At first glance, this looks counter-intuitive. I have explicitly specified that I do not want indexing on partition P2, yet after creating a local index, I still have 2 segments, one for each partition, and double-checking USER_IND_PARTITIONS tells me that they are both “fully-fledged” usable index partitions.

As per the documentation linked above, nominating the INDEXING ON / OFF at the partition level on the table definition is not the whole story. When you create the index, you need to inform the database that you wish a particular index to respect that intent. This is because you might want some indexes to be partial and others not to be.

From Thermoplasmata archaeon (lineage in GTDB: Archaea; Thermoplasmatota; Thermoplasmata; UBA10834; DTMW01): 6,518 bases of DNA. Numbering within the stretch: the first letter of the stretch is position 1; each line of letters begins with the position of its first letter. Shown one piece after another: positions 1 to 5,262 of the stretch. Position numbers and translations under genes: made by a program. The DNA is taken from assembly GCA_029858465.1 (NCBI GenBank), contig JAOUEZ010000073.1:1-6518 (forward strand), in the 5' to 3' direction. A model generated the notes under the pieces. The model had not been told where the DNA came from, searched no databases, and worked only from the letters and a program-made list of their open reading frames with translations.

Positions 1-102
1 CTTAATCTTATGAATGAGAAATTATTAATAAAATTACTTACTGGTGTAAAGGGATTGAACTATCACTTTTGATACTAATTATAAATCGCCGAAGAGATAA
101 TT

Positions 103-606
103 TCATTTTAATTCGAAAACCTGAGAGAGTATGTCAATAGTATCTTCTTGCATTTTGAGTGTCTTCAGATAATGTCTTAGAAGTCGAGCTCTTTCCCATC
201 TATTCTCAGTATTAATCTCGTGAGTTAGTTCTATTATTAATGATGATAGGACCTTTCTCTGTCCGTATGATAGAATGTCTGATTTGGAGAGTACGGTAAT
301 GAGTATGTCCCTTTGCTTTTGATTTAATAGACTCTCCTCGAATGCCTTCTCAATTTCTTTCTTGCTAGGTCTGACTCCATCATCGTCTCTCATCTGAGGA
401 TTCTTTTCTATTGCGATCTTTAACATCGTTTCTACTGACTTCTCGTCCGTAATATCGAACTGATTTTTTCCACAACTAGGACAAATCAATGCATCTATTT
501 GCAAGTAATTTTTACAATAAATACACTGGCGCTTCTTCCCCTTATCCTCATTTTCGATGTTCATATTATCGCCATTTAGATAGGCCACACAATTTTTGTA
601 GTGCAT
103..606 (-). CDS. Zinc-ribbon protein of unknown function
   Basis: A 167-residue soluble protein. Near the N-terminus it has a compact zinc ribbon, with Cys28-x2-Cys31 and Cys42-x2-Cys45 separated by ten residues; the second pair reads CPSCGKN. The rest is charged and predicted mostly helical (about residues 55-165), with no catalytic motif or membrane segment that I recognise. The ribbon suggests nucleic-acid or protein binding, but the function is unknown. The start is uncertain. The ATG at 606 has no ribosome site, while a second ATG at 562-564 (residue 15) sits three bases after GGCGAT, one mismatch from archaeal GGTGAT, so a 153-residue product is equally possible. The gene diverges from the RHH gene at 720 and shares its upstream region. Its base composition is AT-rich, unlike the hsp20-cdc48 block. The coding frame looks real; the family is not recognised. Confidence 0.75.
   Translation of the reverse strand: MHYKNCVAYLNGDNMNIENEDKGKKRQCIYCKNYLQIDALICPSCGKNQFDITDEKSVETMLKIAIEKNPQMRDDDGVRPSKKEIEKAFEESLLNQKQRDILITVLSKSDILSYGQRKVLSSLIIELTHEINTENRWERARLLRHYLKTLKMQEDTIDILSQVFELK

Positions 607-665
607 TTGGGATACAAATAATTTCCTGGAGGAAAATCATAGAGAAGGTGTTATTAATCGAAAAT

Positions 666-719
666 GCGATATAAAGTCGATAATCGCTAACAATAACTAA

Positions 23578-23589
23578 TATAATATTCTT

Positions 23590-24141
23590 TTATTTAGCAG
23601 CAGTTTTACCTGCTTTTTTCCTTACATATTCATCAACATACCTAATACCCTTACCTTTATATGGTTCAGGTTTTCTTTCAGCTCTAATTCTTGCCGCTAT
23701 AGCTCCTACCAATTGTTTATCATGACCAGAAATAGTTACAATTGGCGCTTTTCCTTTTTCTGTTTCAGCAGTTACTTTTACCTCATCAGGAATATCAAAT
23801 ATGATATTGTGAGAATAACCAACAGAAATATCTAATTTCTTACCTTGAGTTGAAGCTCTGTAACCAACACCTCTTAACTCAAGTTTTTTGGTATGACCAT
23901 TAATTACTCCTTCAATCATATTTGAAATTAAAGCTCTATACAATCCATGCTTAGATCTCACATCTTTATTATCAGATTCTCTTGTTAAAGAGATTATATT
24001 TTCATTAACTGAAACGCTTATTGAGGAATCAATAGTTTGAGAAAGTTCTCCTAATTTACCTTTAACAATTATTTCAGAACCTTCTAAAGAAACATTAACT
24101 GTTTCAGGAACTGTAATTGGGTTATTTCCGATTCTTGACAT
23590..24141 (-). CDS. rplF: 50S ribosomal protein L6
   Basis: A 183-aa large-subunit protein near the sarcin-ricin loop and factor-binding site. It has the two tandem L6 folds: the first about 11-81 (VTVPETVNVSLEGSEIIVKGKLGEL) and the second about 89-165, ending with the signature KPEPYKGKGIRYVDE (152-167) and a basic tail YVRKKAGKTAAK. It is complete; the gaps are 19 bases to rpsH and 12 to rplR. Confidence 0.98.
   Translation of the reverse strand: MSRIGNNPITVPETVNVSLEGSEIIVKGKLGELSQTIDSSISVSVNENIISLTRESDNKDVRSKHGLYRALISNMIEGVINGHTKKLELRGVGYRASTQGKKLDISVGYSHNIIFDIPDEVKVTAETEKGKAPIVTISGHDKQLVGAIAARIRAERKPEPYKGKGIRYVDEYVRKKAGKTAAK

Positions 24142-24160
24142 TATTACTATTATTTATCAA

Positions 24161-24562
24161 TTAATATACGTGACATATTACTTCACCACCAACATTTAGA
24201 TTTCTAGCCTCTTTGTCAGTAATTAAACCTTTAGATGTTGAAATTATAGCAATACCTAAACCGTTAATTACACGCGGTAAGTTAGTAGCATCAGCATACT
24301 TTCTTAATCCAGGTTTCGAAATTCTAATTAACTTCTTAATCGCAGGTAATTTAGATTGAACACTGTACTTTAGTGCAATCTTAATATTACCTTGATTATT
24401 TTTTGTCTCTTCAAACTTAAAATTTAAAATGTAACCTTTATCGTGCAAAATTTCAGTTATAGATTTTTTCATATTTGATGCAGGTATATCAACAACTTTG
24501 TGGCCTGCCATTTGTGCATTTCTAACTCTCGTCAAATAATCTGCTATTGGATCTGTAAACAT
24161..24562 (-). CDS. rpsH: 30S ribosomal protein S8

So by slightly changing my CREATE INDEX statement, I can get the desired outcome.


SQL> drop index ix;

Index dropped.

SQL> create index ix on t ( x ) local indexing partial;

Index created.

SQL> select segment_name, partition_name
  2  from user_segments
  3  where segment_name = 'IX';

SEGMENT_NAME                   PARTITION_NAME
------------------------------ ------------------------------
IX                             P1

SQL> select partition_name, status
  2  from user_ind_partitions
  3  where index_name = 'IX';

PARTITION_NAME                 STATUS
------------------------------ --------
P1                             USABLE
P2                             UNUSABLE